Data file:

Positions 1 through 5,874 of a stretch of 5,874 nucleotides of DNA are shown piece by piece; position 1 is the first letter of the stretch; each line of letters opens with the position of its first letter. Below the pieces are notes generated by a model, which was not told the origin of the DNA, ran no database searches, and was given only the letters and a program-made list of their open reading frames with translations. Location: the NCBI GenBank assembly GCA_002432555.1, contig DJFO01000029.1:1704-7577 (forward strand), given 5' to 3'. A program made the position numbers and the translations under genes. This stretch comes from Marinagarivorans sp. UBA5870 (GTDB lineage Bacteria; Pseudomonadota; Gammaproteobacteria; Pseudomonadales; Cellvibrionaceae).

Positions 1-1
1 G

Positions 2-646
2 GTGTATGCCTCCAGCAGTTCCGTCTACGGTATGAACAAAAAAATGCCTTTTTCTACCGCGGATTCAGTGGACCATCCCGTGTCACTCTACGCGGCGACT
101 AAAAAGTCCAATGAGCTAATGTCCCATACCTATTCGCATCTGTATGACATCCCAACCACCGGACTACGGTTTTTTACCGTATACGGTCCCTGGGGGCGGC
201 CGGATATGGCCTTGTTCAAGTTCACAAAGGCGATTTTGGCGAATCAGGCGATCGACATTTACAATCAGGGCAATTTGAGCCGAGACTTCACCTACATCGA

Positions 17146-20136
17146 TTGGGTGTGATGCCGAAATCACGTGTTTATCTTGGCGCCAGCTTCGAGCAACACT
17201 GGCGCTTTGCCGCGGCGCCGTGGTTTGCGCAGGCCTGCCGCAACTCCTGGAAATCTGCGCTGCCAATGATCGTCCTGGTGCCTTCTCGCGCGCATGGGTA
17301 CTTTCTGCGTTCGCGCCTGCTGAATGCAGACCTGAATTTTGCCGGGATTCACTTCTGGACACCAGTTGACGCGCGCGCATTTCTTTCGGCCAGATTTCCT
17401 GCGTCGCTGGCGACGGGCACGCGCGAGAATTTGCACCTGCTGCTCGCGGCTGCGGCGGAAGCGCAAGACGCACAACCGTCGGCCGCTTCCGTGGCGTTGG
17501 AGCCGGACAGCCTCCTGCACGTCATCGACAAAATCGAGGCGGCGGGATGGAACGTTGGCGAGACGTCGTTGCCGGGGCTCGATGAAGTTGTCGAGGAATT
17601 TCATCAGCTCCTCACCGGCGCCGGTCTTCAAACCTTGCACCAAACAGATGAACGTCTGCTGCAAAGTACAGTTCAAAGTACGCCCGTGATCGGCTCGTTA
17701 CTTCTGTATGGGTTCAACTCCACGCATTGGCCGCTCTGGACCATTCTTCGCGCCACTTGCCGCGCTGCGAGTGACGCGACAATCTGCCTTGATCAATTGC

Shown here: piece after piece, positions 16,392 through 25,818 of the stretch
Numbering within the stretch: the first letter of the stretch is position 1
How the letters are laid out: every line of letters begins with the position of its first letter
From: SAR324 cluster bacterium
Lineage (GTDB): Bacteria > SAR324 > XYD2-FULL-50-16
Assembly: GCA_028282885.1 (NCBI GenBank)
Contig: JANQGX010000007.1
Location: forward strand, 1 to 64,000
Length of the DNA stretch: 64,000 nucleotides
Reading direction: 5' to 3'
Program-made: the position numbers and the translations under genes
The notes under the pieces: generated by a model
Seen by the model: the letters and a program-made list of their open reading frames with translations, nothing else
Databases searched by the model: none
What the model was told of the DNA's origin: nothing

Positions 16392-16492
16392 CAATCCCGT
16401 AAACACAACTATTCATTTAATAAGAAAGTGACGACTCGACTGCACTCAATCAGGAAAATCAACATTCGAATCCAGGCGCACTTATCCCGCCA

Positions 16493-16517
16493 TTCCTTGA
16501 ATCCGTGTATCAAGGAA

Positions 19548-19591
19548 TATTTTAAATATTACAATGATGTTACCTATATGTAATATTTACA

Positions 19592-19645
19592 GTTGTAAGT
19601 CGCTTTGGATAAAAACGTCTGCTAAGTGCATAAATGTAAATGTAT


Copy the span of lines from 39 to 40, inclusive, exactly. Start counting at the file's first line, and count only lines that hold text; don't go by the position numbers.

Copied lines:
Positions 19592-19645
19592 GTTGTAAGT